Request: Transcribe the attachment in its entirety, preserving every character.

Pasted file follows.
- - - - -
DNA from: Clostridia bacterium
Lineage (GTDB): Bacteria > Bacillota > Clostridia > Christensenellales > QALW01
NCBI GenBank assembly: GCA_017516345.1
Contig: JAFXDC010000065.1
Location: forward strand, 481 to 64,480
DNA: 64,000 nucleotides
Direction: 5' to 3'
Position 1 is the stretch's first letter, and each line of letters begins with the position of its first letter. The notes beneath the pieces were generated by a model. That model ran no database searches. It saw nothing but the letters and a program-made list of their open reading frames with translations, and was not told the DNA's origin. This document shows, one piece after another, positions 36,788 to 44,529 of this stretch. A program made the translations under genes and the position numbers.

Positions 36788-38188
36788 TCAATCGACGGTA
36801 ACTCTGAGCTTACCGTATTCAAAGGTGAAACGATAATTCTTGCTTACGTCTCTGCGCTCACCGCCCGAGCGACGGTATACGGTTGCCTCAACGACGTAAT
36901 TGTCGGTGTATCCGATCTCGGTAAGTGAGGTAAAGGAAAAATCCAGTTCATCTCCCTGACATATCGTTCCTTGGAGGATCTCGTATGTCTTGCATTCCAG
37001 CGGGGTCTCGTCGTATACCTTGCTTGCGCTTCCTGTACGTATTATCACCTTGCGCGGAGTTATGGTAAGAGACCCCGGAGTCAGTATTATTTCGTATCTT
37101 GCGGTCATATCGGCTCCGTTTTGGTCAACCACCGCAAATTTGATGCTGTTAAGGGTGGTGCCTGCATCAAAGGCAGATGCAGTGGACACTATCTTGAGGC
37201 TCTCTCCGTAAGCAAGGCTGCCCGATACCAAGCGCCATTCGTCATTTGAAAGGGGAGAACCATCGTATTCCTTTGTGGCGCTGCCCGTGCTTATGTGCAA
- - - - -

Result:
DNA from: Clostridia bacterium
Lineage (GTDB): Bacteria > Bacillota > Clostridia > Christensenellales > QALW01
NCBI GenBank assembly: GCA_017516345.1
Contig: JAFXDC010000065.1
Location: forward strand, 481 to 64,480
DNA: 64,000 nucleotides
Direction: 5' to 3'
Position 1 is the stretch's first letter, and each line of letters begins with the position of its first letter. The notes beneath the pieces were generated by a model. That model ran no database searches. It saw nothing but the letters and a program-made list of their open reading frames with translations, and was not told the DNA's origin. This document shows, one piece after another, positions 36,788 to 44,529 of this stretch. A program made the translations under genes and the position numbers.

Positions 36788-38188
36788 TCAATCGACGGTA
36801 ACTCTGAGCTTACCGTATTCAAAGGTGAAACGATAATTCTTGCTTACGTCTCTGCGCTCACCGCCCGAGCGACGGTATACGGTTGCCTCAACGACGTAAT
36901 TGTCGGTGTATCCGATCTCGGTAAGTGAGGTAAAGGAAAAATCCAGTTCATCTCCCTGACATATCGTTCCTTGGAGGATCTCGTATGTCTTGCATTCCAG
37001 CGGGGTCTCGTCGTATACCTTGCTTGCGCTTCCTGTACGTATTATCACCTTGCGCGGAGTTATGGTAAGAGACCCCGGAGTCAGTATTATTTCGTATCTT
37101 GCGGTCATATCGGCTCCGTTTTGGTCAACCACCGCAAATTTGATGCTGTTAAGGGTGGTGCCTGCATCAAAGGCAGATGCAGTGGACACTATCTTGAGGC
37201 TCTCTCCGTAAGCAAGGCTGCCCGATACCAAGCGCCATTCGTCATTTGAAAGGGGAGAACCATCGTATTCCTTTGTGGCGCTGCCCGTGCTTATGTGCAA